Good evening, friends and neighbors.
The idea of “faking it till you make it” is that, by somehow pretending and acting that a situation is different, you can make it become different and thereby make your fantasy real.
As you can guess, I don’t exactly buy into that. The reason?
I’m a shitty liar, and I know when I’m trying to lie.
The Appeal Is Real
I get it. I get the whole “positive vibes,” “raise your frequency” shtick- and I do buy into that to an extent. If you don’t know what you want, or believe you can achieve it, how can you possibly make it real? Belief is always the first step.
In practice, “fake it till you make it” is extremely fuzzy. It doesn’t work so much for material goals- if you’re only making $14 an hour, you DEFINITELY don’t want to walk around acting like you’re Kanye West. Actually, I don’t think ANYONE wants to walking around acting like Yeezy these days.
Believing alone is never enough. You can’t just “raise your frequency” and hope that everything you want will fall into your lap. Believe as hard as you can- but then act on it.
That action is what I have always had more faith in… and thus more faith in plans, and thus more faith in the concrete. The real. Data. Information. What I am capable of… and perhaps that is a flaw of mine. I believe in what I am capable of, not necessarily what I believe I am capable of.
Head in the Cloud, Feet on the Ground
“Ok Matt, that sounds circular, but I dig it. You believe in yourself as you are now, but not always what you can be. Clever… but then, why don’t you just improve yourself?”
Yup. Exactly… which involves know what I want, and the skills I’ll need to achieve it, and resources it will take to learn. Which all involve data, and a plan.
See what I’m getting at here? Belief is the starting point. NOT the entirety. Getting the rest of the way- whether the thing you are “faking” is tangible or not- is always going to be the tricky part. You need to be able to ignore the fact that you are faking… and that’s the part where I fall down.
I’d say I’m a pretty grounded person. Tell me to get to the top of a wall, and I’ll think about the tools at my disposal rather than take a running jump.
Thus it is that in war the victorious strategist only seeks battle after the victory has been won, whereas he who is destined to defeat first fights and afterwards looks for victory.– Sun Tzu, The Art of War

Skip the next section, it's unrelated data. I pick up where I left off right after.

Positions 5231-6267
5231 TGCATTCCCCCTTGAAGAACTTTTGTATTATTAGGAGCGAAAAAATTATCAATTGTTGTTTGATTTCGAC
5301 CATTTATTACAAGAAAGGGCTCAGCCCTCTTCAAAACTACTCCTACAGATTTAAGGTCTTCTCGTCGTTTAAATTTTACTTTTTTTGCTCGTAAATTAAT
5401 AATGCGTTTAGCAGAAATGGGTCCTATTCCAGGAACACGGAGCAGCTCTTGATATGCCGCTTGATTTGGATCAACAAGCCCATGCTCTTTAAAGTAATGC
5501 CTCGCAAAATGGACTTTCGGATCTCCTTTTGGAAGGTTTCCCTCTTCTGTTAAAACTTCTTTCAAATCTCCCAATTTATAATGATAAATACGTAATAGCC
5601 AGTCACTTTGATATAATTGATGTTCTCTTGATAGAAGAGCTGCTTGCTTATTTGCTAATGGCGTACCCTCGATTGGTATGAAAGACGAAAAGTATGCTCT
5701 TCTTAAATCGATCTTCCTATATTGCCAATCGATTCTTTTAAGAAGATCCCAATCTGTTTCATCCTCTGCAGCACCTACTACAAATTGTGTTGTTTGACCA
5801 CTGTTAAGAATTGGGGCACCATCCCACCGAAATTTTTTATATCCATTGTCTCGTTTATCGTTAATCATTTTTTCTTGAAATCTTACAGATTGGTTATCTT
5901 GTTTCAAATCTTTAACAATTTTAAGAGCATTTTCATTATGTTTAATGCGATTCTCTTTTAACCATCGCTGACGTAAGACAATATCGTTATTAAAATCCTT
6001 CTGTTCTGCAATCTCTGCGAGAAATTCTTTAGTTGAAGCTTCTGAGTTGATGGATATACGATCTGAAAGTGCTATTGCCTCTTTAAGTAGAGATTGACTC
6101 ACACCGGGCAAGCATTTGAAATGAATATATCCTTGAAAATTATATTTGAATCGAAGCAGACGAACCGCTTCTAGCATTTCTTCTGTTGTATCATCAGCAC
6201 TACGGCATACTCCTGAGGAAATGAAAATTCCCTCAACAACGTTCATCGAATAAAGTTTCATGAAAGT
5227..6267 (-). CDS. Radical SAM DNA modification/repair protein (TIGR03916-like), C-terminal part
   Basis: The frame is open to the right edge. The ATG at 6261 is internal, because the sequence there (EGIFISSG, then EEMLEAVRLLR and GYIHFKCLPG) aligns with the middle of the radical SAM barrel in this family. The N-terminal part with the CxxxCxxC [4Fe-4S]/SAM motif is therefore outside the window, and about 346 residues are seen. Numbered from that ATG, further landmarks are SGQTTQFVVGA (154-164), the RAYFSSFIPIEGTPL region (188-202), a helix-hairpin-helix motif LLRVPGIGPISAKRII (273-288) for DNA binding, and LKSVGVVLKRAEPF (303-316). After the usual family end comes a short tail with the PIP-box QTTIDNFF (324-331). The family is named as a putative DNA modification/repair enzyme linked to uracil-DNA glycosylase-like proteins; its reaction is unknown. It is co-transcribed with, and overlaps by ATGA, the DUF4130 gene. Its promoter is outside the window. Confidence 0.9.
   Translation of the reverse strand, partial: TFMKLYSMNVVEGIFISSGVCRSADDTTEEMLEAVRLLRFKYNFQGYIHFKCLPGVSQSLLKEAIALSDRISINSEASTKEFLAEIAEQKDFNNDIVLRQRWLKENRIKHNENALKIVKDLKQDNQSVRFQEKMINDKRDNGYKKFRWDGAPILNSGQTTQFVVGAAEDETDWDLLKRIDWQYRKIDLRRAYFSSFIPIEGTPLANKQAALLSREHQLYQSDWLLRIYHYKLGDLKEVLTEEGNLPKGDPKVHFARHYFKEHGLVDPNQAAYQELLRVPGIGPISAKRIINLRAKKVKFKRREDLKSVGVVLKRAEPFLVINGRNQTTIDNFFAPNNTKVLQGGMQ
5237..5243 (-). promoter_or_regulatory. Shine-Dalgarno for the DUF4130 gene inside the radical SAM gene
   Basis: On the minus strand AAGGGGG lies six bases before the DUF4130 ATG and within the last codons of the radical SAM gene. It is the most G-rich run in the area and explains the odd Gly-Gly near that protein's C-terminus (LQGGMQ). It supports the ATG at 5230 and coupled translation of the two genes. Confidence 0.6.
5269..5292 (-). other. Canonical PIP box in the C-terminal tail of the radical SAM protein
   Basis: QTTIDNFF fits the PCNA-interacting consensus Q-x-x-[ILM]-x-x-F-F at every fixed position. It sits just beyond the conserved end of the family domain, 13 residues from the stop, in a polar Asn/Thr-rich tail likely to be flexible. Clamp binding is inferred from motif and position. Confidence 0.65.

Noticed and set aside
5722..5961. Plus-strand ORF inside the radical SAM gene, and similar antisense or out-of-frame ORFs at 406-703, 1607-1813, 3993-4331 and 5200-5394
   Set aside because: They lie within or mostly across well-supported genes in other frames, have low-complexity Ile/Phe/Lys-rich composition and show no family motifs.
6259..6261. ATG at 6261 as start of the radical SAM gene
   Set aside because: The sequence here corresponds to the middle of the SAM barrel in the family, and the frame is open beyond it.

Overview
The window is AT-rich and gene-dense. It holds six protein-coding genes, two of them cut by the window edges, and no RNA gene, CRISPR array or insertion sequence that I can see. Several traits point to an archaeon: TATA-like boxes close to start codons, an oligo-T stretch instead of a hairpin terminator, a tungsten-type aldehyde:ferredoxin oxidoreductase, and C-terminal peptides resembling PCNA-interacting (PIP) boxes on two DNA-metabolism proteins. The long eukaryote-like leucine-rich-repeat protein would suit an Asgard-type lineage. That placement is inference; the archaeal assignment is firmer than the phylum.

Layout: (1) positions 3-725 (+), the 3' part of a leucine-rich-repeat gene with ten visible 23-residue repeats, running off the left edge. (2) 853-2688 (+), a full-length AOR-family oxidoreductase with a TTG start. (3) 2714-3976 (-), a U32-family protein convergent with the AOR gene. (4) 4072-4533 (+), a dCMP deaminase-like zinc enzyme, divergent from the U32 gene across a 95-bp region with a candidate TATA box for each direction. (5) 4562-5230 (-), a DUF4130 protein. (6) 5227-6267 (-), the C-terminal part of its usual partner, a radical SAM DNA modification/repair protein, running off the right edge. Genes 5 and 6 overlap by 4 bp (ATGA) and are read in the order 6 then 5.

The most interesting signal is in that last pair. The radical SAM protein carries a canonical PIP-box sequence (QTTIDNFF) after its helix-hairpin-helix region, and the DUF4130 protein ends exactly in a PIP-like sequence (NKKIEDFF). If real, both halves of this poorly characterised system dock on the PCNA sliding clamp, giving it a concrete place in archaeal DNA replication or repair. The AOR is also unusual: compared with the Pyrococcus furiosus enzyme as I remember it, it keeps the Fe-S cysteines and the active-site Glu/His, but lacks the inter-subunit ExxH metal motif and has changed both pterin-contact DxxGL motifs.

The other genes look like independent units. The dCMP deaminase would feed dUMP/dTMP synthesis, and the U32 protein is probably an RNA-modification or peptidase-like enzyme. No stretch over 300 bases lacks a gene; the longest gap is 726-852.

So if you’re like me, and “fake it till you make it” is tough, it’s because when it comes to “faking it” it’s hard for you to imagine yourself being a you that is anything other than, well, you.
What to do instead? How can we suspend disbelief in- of all things- ourselves?
By not being ourselves.
Be Your Own Hero
It was always easy for me to play pretend when I was a kid. I was usually He-Man, or Indiana Jones, or Green Lantern (I grew up with Kyle Raynor, not Hal Jordan. Don’t judge.)
I’ve written before about the importance of having heroes– fictional or otherwise- in whom you could embody your ideals. I also wrote about how, through roleplaying games like Dungeons and Dragons, you can even play out characters with the ideals and goals you hold most dear.
More than once in the last few weeks, when I was nervous or anxiety riddled about how to tackle some new problem at the bakery, rather than “pretend you’re not nervous”, I found a lot more strength and power in asking:
“What would my DnD character Han do?”
“How would Aragorn (from The Lord of the Rings) handle this?”
And then, acting as though I were them. Short of punching people or applying a longsword to their faces, of course, but I think the point is clear.
“Fake it till you make it” doesn’t work for everyone. No matter how hard you “fake it,” “raise your vibrations” or whatever- belief comes first, but it MUST be followed up by action.
If you can’t pretend that you are some future form of you- plans and lists and data are more useful to you, but you still need that boost of confidence, don’t be afraid to imagine yourself as a hero. Dissociation can be extremely useful, and placing yourself in another state of mind can reveal solutions or behavior that never would have occurred to your own.
In the end, you might find yourself being something even better than your heroes… a heroic version of yourself you could never have imagined.